On July 3, frog’s Milan studio will host a Lean Startup Circle to discuss the methodology, challenges, and best practices. Click here for more information.
The lean startup methodology, and its Minimal Viable Products strategy have grown hugely popular, but what are the challenges of applying lean startup and how can it be applied when working with external companies?
Lean startup is a product design and realization methodology formulated by Eric Ries. The approach borrows from production practices, such as lean manufacturing and kanban, which focus on execution and adaption as strategies to achieve innovation (a more throughout review of lean startup can be found here.) Although the name includes the word ‘startup,’ the concepts can be applied to companies of any size—from a one-person startup to big, multi-national companies.
In the outskirts of Musanze, in northern Rwanda, mattresses have become a tool for female empowerment, family security, and social change. Hilarie, a softspoken farmer, mother, and wife, is the mastermind behind this association and has become a figurehead of change in her village and over 30 others in the region because of it. How Hilarie became a purveyor of mattresses for social change offers some fascinating insights about human behavior, community dynamics and… financial services.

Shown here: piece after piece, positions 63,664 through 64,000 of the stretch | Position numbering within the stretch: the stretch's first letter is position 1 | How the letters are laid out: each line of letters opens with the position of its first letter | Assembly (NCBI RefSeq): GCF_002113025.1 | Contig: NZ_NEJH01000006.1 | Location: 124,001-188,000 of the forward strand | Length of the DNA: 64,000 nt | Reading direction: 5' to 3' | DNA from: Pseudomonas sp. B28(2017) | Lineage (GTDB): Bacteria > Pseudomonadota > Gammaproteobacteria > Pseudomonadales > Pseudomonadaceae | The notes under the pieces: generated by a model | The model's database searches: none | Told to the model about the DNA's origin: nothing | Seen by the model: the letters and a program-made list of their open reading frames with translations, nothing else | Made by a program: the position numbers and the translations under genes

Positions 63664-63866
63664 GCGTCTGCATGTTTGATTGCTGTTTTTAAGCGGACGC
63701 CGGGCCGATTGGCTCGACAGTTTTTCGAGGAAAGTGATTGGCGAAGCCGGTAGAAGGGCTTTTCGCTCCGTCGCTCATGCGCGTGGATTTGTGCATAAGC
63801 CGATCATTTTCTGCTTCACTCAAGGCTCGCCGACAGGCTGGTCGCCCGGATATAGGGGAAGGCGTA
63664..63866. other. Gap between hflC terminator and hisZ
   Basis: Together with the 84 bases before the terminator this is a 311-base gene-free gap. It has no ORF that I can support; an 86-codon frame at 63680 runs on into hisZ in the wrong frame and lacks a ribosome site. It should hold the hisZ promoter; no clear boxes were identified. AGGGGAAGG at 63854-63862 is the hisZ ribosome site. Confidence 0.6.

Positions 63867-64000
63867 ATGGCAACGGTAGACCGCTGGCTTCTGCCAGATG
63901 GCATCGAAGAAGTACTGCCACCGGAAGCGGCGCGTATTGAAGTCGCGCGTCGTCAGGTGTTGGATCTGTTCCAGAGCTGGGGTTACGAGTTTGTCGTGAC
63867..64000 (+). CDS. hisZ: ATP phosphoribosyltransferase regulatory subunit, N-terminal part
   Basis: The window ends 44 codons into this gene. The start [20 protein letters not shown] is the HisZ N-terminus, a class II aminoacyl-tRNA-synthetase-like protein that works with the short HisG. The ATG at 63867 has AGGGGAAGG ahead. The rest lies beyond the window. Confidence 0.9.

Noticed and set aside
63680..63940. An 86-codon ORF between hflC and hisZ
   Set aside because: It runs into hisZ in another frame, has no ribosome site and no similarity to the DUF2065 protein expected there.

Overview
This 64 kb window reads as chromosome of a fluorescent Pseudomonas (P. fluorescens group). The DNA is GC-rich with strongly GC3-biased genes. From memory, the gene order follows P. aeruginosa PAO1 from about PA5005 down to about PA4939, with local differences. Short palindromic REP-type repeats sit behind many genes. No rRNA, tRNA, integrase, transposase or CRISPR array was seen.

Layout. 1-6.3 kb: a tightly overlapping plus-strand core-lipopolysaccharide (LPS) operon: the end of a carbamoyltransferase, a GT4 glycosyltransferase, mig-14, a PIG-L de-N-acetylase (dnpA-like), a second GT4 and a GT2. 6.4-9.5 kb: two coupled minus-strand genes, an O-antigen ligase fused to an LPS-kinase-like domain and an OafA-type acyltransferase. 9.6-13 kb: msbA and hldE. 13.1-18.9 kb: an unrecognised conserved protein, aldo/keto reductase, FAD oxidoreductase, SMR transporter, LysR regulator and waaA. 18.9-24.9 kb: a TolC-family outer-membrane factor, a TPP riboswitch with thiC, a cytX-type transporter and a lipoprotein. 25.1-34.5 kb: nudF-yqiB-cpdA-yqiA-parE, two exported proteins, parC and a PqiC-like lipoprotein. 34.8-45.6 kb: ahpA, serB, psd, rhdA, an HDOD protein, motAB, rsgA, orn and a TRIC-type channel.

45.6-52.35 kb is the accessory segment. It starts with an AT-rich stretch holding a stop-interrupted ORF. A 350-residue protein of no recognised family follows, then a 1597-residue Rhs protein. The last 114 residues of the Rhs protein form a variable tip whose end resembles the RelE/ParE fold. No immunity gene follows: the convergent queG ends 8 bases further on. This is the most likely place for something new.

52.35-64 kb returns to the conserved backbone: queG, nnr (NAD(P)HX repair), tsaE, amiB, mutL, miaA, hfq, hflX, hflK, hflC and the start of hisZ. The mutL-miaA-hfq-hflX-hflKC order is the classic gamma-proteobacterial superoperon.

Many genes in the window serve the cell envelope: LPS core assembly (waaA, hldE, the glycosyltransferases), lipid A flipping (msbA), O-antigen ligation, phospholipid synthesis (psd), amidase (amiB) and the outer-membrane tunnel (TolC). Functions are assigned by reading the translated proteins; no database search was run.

Yes, financial services. Specifically, the challenge of financial inclusion—bringing financial services to the poor for the purpose of improving their lives. This is one challenge that resists easy scaling across markets. If a solution devised by a bank, mobile operator, or other financial services player achieves some level of success in one market, it's highly doubtful that the same idea will work in other markets. The always-cited example of this is Safaricom's highly successful M-Pesa mobile money platform in Kenya; no other mobile money service in the world has had even close to the same level of success.
Roberta Tassi is a senior design researcher and interaction designer at frog Milan, with a deep background in information visualization and communication design.
While working on her graduation thesis—exploring the interconnections between Communication and Service Design—Tassi developed Service Design Tools, a website that gathers visualizations used to support design processes. The collection was created with the idea of sharing her research within the design community, and so far it has caught the attention of both academic and industry insiders. Yet, Tassi warns these tools are meant to inspire, not act as one-size-fits-all solution.